>>>>>>>> solve such dependency issues when they break our builds.
>>>>>>>> 
>>>>>>>> *Change coming soon:*
>>>>>>>> 
>>>>>>>> The problems will be partially addressed with last stage
of
>>> AIP-10
>>>> (
>>>>>>>> https://github.com/apache/airflow/pull/4938 - pending only
>>>>> Kubernetes
>>>>>>> test
>>>>>>>> fix). It effectively freezes installed dependencies as cached
>>> layer
>>>>> of
>>>>>>>> docker image for builds which do not touch setup.py - so
in case
>>>>>> setup.py
>>>>>>>> does not change, the dependencies will not be updated to
latest
>>>> ones.
>>>>>>>> 
>>>>>>>> *Possibly even better long-term solution:*
>>>>>>>> 
>>>>>>>> I think we should address it a bit better. We had a number
of
>>>>>> discussions
>>>>>>>> on pinning dependencies (for example here
>>>>>>>> <
>>>>>>> 
>>>>>> 
>>>>> 
>>>> 
>>> https://lists.apache.org/thread.html/9e775d11cce6a3473cbe31908a17d7840072125be2dff020ff59a441@%3Cdev.airflow.apache.org%3E
>>>>>>>> ).
>>>>>>>> I think the conclusion there was that airflow is both "library"
>>>> (for
>>>>>>> DAGs)
>>>>>>>> - where dependencies should not be pinned and end-product
(where
>>>> the
>>>>>>>> dependencies should be pinned). So it's a bit catch-22 situation.
>>>>>>>> 
>>>>>>>> Looking at the problem with Sphinx however It came to me
that
>>> maybe
>>>>> we
>>>>>>> can
>>>>>>>> use hybrid solution. We pin all the libraries (like Sphinx
or
>>>> Flask)
>>>>>> that
>>>>>>>> are used to merely build and test the end product but we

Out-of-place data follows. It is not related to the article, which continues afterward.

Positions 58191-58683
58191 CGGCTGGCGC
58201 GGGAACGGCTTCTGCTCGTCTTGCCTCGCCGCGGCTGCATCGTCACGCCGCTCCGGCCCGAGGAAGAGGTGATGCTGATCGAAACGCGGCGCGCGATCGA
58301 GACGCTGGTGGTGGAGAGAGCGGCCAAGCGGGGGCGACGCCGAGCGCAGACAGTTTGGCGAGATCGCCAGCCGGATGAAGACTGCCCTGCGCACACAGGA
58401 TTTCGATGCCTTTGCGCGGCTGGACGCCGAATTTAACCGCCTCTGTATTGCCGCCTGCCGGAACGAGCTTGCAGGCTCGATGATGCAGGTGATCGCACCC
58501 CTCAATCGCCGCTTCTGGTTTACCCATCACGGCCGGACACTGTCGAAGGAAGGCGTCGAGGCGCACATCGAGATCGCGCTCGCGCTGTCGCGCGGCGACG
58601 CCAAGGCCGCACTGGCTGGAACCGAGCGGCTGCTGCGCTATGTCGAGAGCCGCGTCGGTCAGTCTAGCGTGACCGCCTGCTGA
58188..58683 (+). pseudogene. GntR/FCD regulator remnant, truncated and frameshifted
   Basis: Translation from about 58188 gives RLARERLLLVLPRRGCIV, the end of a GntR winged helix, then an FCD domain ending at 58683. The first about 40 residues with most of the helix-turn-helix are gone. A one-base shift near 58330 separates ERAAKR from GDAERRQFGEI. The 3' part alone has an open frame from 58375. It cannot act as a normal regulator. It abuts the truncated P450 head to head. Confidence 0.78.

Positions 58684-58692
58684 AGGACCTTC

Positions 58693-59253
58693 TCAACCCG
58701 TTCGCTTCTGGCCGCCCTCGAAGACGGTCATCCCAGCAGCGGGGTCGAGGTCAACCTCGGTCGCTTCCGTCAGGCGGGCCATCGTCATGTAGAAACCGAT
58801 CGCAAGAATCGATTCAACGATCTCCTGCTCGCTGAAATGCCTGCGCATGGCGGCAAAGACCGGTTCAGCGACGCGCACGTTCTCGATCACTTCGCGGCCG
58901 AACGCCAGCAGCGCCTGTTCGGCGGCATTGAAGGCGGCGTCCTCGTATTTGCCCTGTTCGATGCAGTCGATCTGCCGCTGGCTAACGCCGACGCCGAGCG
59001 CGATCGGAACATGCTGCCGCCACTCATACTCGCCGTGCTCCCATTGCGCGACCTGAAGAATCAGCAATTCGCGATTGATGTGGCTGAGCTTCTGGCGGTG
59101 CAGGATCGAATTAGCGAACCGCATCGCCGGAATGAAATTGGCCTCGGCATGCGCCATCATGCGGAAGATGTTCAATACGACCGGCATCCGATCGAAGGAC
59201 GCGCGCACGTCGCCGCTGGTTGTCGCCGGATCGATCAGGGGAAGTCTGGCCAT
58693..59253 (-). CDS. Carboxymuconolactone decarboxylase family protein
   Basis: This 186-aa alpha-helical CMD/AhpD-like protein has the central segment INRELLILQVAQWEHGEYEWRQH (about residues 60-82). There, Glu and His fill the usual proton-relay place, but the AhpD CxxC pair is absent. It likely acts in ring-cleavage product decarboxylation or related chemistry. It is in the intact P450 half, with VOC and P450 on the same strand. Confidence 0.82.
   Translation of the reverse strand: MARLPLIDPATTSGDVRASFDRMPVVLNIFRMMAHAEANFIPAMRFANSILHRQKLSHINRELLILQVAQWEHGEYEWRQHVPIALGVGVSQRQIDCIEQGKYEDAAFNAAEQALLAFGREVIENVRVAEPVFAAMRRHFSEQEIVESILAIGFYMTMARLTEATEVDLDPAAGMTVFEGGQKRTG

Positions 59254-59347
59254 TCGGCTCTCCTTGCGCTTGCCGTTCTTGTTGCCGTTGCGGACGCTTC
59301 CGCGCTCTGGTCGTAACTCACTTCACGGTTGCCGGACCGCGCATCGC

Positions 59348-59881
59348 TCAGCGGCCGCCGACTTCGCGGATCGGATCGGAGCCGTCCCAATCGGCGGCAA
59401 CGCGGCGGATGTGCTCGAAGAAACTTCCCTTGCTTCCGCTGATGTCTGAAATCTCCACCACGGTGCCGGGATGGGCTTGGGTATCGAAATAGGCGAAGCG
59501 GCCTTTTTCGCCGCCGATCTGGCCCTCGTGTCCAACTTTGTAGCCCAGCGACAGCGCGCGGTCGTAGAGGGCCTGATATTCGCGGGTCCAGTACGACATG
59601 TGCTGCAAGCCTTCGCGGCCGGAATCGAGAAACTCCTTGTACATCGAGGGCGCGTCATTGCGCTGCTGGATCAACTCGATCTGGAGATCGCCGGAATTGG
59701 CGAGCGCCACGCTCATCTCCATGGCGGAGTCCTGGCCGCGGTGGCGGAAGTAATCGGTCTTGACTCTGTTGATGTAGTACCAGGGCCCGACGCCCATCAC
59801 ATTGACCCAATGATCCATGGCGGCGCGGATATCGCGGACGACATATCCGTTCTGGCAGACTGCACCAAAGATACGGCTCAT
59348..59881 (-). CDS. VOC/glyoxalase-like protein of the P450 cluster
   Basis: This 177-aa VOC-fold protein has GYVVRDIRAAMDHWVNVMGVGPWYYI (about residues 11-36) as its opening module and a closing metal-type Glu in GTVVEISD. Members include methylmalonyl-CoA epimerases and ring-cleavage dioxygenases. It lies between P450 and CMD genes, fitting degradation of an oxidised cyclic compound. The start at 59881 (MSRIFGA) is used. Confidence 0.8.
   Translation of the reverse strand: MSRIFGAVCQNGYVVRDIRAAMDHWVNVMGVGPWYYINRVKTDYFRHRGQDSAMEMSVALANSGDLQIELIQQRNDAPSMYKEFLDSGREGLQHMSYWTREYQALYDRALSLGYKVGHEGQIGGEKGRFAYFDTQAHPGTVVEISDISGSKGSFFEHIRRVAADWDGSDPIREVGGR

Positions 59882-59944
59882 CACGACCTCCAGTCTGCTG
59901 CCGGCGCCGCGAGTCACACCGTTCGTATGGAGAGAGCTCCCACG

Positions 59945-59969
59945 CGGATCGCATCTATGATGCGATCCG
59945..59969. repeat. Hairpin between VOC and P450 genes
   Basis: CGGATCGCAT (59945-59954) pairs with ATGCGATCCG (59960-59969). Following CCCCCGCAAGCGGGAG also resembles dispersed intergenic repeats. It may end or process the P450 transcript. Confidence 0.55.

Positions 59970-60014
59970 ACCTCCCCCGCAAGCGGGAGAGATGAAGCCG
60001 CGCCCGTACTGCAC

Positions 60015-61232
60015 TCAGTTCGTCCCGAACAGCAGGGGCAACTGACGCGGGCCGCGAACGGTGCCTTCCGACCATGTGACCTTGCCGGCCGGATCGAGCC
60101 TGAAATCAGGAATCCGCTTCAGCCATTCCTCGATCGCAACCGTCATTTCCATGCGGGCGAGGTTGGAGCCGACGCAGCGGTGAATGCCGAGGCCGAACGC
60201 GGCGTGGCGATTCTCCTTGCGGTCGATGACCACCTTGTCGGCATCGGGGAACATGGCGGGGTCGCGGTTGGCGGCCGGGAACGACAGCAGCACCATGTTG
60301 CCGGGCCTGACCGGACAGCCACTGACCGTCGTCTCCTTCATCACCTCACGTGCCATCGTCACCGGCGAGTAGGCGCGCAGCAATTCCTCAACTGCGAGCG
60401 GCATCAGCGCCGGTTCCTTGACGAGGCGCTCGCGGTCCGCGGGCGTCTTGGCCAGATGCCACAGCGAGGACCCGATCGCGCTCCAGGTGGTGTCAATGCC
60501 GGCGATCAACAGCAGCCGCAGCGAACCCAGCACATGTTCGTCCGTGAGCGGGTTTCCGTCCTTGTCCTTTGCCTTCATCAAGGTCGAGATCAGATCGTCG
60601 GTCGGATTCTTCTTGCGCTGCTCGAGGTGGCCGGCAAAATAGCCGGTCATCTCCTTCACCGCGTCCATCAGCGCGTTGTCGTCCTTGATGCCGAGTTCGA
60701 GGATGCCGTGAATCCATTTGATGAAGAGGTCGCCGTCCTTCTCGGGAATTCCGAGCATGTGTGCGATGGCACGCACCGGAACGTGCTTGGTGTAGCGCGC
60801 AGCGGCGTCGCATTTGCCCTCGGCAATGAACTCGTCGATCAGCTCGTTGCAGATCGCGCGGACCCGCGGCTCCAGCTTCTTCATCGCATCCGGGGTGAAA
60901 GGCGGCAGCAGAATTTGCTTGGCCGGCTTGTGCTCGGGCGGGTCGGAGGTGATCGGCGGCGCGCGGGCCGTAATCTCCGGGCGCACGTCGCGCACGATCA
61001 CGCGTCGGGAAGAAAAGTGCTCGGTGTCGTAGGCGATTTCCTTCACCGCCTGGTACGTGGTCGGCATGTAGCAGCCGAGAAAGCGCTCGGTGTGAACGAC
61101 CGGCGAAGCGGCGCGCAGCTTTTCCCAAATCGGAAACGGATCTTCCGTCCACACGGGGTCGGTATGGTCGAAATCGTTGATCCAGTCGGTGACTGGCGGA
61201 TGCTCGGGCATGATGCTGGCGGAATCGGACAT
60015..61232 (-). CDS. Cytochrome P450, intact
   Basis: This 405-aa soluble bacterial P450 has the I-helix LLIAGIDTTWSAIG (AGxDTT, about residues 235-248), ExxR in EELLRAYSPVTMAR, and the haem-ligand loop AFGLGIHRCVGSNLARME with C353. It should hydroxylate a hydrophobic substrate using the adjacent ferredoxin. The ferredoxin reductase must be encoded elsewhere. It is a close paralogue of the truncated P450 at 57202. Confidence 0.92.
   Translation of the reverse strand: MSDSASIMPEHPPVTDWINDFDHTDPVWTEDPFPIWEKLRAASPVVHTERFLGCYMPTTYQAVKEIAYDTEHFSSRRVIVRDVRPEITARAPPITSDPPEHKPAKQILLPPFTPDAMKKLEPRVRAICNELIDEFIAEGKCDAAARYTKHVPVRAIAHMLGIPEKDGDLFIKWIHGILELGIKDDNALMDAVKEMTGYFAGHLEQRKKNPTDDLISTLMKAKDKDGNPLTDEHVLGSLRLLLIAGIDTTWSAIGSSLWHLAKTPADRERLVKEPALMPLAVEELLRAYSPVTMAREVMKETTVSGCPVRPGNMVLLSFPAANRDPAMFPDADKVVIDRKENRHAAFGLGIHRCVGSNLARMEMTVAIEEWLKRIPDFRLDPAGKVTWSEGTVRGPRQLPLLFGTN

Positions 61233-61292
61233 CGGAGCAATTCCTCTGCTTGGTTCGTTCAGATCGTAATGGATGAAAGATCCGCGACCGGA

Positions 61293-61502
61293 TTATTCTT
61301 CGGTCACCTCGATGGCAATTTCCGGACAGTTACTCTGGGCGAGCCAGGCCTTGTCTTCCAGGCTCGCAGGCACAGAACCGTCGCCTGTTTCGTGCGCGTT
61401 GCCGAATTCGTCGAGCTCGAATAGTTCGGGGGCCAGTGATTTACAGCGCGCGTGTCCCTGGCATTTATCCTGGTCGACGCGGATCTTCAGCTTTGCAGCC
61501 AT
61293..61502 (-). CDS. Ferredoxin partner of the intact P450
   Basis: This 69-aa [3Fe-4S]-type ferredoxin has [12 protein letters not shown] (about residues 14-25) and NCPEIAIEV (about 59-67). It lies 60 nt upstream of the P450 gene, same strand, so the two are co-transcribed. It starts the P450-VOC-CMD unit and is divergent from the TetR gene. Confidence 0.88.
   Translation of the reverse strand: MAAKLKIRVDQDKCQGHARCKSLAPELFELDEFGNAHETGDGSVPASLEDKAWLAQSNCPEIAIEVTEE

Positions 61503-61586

do not
>>> pin
>>>>> the
>>>>>>>> libraries (like google-api) which are used in the context
of
>>>> library
>>>>>>>> (writing the operators and DAGs).
>>>>>>>> 
>>>>>>>> What do you think? Maybe that will be the best of both worlds
?
>>>> Then
>>>>> we
>>>>>>>> would have to classify the dependencies and maybe restructure
>>>>> setup.py
>>>>>>>> slightly to have an obvious distinction between those two
types
>>> of
>>>>>>>> dependencies.
>>>>>>>> 
>>>>>>>> J.
>>>>>>>> 
>>>>>>>> --
>>>>>>>> 
>>>>>>>> Jarek Potiuk
>>>>>>>> Polidea <https://www.polidea.com/> | Principal Software
Engineer
>>>>>>>> 
>>>>>>>> M: +48 660 796 129 <+48660796129>
>>>>>>>> [image: Polidea] <https://www.polidea.com/>
>>>>>>> 
>>>>>>> 
>>>>>> 
>>>>>> --
>>>>>> 
>>>>>> Jarek Potiuk
>>>>>> Polidea <https://www.polidea.com/> | Principal Software Engineer
>>>>>> 
>>>>>> M: +48 660 796 129 <+48660796129>
>>>>>> [image: Polidea] <https://www.polidea.com/>
>>>>>> 
>>>>> 
>>>> 
>>>> 
>>>> --
>>>> 
>>>> Jarek Potiuk
>>>> Polidea <https://www.polidea.com/> | Principal Software Engineer
>>>> 
>>>> M: +48 660 796 129 <+48660796129>
>>>> [image: Polidea] <https://www.polidea.com/>
>>>> 
>>> 
>> 
>> 
>> --
>> 
>> Jarek Potiuk
>> Polidea <https://www.polidea.com/ <https://www.polidea.com/>> | Principal
Software Engineer
>> 
>> M: +48 660 796 129 <+48660796129>
>> [image: Polidea] <https://www.polidea.com/ <https://www.polidea.com/>>


Mime
  • Unnamed multipart/alternative (inline, None, 0 bytes)
View raw message